Often our first contact with an association begins with a discussion about a member who is seriously delinquent in the payment of their assessments. The Board wants to know what they can and should do. The answer we give often comes as a surprise.
Have you thought of a non-judicial foreclosure?
Many Boards do not realize that most master deeds and CCRs include a provision that allows for the non-judicial foreclosure of delinquent assessments. Of course, this provision is akin to the “nuclear option”. In effect what we are doing is selling this delinquent member’s home on the courthouse steps because they are delinquent in paying their homeowner’s association assessments. Of course, doing nothing means that the Board may have to explain to the members that do pay their assessments why this one owner gets to free-ride on everyone else’s good will. There are few good options here.
So, what does it mean for an association to foreclose? The association must comply with the statutory requirements regarding foreclosure sales. It must also comply with the requirements in its governing documents regarding such sales. Generally, this requires providing notice to all parties having an interest in the property, publishing at least three notices in a newspaper of general circulation in the county over at least a twenty day period, and calling the sale. The sale provisions need to waive certain property rights, such as the right of redemption, equitable right of redemption, homestead, and dower. Finally, the foreclosure provisions will explain how proceeds are to be distributed if there is active bidding (and in our experience, there is not).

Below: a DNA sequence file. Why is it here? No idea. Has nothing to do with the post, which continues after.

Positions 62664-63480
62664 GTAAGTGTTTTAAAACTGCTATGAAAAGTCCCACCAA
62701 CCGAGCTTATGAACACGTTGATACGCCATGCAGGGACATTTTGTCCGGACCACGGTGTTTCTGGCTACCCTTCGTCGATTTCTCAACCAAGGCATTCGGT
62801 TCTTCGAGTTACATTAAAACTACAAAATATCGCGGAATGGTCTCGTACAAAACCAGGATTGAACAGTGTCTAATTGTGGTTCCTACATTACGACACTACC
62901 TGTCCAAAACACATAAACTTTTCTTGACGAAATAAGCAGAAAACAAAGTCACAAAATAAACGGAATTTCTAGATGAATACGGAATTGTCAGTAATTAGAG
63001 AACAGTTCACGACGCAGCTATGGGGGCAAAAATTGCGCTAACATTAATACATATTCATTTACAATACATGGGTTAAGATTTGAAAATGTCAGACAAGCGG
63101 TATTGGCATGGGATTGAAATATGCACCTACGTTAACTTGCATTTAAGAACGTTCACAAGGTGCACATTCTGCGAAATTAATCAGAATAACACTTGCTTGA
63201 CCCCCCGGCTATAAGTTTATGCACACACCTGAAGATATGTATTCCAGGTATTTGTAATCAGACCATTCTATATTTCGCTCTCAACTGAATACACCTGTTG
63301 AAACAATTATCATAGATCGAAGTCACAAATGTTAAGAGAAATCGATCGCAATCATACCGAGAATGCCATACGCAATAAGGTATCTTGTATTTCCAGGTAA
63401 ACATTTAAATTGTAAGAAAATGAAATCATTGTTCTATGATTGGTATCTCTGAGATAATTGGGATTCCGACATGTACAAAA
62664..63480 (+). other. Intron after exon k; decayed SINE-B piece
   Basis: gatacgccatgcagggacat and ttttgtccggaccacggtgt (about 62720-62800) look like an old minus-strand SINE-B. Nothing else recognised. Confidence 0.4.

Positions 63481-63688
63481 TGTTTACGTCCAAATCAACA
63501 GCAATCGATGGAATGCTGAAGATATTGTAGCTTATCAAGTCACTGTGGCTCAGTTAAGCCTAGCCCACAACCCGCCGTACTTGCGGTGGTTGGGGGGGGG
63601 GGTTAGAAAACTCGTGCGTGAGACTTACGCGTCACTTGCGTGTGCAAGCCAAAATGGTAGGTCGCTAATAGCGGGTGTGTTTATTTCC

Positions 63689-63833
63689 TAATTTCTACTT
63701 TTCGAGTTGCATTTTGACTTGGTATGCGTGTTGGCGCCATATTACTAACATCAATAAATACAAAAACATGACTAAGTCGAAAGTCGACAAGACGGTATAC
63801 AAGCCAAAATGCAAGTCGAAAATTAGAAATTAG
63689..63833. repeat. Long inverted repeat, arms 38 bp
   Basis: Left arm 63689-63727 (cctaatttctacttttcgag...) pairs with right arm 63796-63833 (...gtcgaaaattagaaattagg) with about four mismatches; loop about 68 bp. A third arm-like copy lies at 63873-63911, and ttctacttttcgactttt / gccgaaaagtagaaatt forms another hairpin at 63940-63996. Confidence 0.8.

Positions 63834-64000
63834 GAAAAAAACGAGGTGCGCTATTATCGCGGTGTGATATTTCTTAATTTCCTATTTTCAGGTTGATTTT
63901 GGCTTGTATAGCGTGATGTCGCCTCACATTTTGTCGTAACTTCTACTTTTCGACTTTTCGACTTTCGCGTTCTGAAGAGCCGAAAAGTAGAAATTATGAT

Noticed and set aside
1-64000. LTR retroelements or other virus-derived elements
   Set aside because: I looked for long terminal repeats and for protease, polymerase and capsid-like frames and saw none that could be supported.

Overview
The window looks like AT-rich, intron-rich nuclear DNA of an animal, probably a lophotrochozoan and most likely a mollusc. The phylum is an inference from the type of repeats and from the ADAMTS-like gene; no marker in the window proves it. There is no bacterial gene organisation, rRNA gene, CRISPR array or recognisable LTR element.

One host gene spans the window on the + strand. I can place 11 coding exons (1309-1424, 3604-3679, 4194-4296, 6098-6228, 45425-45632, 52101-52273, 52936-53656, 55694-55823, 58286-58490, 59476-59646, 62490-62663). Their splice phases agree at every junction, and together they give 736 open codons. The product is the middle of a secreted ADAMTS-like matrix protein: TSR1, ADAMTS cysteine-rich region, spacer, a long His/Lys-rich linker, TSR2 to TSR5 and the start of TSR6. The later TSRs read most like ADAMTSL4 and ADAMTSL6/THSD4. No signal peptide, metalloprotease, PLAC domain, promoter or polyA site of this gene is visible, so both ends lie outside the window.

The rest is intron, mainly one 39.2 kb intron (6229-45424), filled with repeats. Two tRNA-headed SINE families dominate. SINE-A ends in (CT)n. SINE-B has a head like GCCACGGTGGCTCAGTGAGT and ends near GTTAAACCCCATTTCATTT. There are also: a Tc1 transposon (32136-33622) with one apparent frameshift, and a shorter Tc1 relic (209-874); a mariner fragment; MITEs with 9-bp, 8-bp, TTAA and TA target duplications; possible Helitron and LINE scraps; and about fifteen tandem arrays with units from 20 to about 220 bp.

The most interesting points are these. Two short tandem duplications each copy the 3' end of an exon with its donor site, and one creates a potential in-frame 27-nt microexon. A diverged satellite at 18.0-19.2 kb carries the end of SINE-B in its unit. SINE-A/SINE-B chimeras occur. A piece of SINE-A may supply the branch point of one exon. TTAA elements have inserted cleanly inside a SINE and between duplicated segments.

The questions most Board’s ask is – what about the mortgage? Excellent question. The promissory note secured by the deed of trust/mortgage was executed by the delinquent member, not the association. Thus, the association is not obligated to make payments on such promissory note even if the association acquires title to the property. Now, if the mortgage/deed of trust is superior to the lien of the association (likely the case), then the bank’s lien evidenced by such mortgage/deed of trust would be superior to any ownership interest conveyed by the association’s foreclosure of its lien for delinquent assessments. This means that the bank can foreclose the mortgage/deed of trust and wipe out the ownership interest conveyed by the association’s foreclosure. But, is this really a problem? The issue was the delinquent owner, not the bank. Presumably by the time the bank is involved the delinquent owner is gone. Further, once the bank forecloses, the income stream related to the assessments from the property will restart. Economically, the association may be out the costs of the foreclosure, but it has turned a non-performing property into a performing property over the long-term. Which would you rather have, a property with an owner who is consistently delinquent, or spending some funds to restart an income stream?
Obviously, this post merely scratches the surface of this issue. Given the differences in each development’s documents, how the process works can be different. Further, the costs of a non-judicial foreclosure can be significant. That being, it is a process that works for associations and should be considered and discussed by their Boards in certain cases.